Hosting Advocacy Events around Key Issues
Climate Change Action Night at Wittenberg. Personal pledges, community change, & climate policy advocacy.
Cultivating a proactive citizenry requires empowering students to move beyond analyses to action. One way to empower students is to offer opportunities for them to showcase environmental solutions or actions on campus. These might include themed events around key issues of concern to the campus or surrounding community (e.g. water, food, energy, climate). Advocacy events could be featured as a culminating event in a class, as part of Earth Day-associated events, or included within First Year or Capstone Seminars. Partnering with local groups that have interest in environmental issues may provide students with additional expertise or momentum. One goal of advocacy is to raise visibility on issues. Therefore, work to maximize attendance and publicize the event in multiple ways (e.g. student papers, university communications, social media, local news papers). Greater attendance is likely if the event time and space are secured early and if groups or classes coordinate to maximize promoting and attending the event. Also consider involving or inviting relevant decision makers (local politicians, influential community members, university leadership). Consider pitching a positive or solutions-oriented vision for the future that aligns with shared goals of participating organizations. If you are building this into your course, make sure to have at least one review of event materials before the event. The review should consider whether the materials are evidence-based and appropriate for the intended audience. Students might prepare for the event by crafting literacy fact sheets that require analyzing climate change trends, discussing challenges and solutions.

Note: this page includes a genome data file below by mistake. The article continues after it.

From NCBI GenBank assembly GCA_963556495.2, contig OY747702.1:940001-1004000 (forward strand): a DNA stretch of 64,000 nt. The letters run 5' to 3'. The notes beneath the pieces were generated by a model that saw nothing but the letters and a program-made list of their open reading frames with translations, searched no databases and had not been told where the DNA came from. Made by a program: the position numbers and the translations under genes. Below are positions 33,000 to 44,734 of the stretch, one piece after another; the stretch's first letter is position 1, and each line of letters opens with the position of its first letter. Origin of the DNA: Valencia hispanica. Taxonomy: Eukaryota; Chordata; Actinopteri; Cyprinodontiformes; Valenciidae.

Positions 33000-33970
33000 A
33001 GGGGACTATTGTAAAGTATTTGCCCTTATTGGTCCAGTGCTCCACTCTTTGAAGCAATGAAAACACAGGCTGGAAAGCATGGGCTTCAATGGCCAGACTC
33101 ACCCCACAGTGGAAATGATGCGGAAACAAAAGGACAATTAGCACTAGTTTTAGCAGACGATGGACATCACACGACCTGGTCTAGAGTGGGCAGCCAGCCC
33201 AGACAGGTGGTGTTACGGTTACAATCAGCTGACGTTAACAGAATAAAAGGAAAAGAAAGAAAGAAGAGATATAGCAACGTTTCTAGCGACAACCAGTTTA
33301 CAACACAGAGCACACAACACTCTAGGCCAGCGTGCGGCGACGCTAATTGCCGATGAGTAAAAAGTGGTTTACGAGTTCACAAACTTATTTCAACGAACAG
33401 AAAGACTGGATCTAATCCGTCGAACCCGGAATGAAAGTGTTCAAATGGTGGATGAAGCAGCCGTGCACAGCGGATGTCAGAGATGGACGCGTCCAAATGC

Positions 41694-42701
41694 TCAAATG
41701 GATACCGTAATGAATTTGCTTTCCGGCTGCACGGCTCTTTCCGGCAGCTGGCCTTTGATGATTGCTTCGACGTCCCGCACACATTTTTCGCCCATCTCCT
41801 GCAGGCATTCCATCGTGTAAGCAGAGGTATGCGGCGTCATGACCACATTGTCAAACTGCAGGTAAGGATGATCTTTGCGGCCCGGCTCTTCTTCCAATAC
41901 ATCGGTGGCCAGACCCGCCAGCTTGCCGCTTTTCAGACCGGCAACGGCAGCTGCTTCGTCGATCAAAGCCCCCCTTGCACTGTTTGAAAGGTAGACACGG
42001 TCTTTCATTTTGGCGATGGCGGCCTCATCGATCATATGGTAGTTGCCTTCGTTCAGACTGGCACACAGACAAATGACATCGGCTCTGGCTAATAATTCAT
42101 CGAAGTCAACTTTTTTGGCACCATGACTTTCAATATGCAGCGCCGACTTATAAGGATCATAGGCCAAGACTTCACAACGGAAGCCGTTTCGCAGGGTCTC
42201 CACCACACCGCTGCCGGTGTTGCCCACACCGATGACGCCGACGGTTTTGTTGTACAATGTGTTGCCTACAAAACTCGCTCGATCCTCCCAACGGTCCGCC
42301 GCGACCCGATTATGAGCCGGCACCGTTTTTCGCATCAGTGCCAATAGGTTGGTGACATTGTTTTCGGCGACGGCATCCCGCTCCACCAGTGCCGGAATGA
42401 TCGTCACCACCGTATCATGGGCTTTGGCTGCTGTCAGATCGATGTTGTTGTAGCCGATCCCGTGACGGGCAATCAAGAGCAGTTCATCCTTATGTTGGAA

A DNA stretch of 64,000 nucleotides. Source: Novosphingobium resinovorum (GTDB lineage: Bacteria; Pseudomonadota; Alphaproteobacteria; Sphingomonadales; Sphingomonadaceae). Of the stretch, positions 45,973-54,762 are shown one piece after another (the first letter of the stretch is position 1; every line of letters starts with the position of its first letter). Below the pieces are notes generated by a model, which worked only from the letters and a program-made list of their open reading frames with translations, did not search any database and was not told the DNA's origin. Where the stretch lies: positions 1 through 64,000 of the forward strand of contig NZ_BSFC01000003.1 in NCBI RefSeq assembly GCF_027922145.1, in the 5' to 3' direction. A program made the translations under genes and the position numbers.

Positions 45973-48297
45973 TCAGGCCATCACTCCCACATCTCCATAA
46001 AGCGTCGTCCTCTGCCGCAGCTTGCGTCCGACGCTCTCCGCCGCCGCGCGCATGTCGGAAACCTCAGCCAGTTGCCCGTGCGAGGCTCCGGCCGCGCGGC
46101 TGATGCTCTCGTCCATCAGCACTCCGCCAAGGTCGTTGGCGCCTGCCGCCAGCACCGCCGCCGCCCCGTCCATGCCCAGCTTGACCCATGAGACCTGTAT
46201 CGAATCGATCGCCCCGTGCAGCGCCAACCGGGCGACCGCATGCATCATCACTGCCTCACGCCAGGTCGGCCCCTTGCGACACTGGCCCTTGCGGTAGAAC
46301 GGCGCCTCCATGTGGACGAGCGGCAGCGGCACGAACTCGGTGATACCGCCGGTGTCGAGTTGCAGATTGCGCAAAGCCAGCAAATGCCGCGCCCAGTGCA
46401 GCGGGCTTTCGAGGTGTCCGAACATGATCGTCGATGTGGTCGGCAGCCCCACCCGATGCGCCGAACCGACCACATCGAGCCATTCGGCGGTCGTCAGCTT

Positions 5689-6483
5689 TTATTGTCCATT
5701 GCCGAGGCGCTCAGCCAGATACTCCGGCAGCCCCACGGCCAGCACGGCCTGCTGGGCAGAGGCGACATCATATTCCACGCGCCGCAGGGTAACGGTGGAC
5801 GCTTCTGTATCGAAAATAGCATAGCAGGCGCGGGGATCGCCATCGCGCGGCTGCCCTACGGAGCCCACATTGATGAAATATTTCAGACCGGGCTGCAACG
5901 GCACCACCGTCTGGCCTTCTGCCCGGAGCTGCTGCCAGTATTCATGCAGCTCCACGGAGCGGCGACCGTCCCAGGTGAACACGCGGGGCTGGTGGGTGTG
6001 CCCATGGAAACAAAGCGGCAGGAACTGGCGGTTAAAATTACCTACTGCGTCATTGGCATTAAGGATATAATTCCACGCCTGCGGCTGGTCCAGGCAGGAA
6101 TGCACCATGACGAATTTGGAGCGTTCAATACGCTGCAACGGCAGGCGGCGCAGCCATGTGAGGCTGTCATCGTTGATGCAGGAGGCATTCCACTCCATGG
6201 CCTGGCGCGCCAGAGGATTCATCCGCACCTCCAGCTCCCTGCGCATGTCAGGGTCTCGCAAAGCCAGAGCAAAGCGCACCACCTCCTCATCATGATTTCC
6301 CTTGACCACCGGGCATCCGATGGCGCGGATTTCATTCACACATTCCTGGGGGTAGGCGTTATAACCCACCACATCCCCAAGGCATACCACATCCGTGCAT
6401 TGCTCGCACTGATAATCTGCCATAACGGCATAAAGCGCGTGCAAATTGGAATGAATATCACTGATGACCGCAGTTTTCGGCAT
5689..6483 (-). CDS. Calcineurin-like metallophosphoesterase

Advocacy Event Ideas
- TED style talks (e.g. blend of storytelling and facts) on local issues and solutions
- Letter or postcard writing event: Students provide template letters advocating for geoscience funding or evidence-based policy shifts. Attendees generate more letters.
- Collective Action Night: multiple advocacy groups share their issues/actions and time is provided for attendees to participate in action of their choice
- Campus Environmental Issues Panel: assemble experts for a critical discussion with a Q&A session
- Justice-oriented events
- Interactive solutions modules
- Social Media or Citizen Science Events
- Artistic Events
Consider combining strategies and linking events to films, art, or music that draw diverse crowds or partnering with earth advocacy organizations (see AASHE's Beyond Doom and Gloom: Climate Solutions climate advocacy tips & organizations). If you need help with who to include or the timing of planning and post planning activities see: Advocacy Event Planning Template (Microsoft Word 2007 (.docx) 18kB Mar16 17). Or consider Designing Courses around Issues and hosting a relevant event.
AAUW, 2016, How to Use Social Media For Advocacy
AASHE, 2016, AASHE's Beyond Doom and Gloom: Climate Solutions
CCEP, 2016, Climate Change Education Partnership Alliance: the Climate Change Education: Effective practices for working with educators, scientists, decision makers, and the public
Engaging Scientists and Engineers in Policy Coalition, 2017, Science Outreach and Communication Toolkits
Guertin, L., GeoEd Trek, 2017, Join 500 Women Scientists in supporting Our EPA
Hentchel, K., 2017, Science, What early career researchers can do to advocate for science
Hip Hop Caucus, 2017, Hip Hop Caucus Vision: A Just Sustainable & Prosperous World for All
NAGT, 2016, Key Components of Sustainability Assignments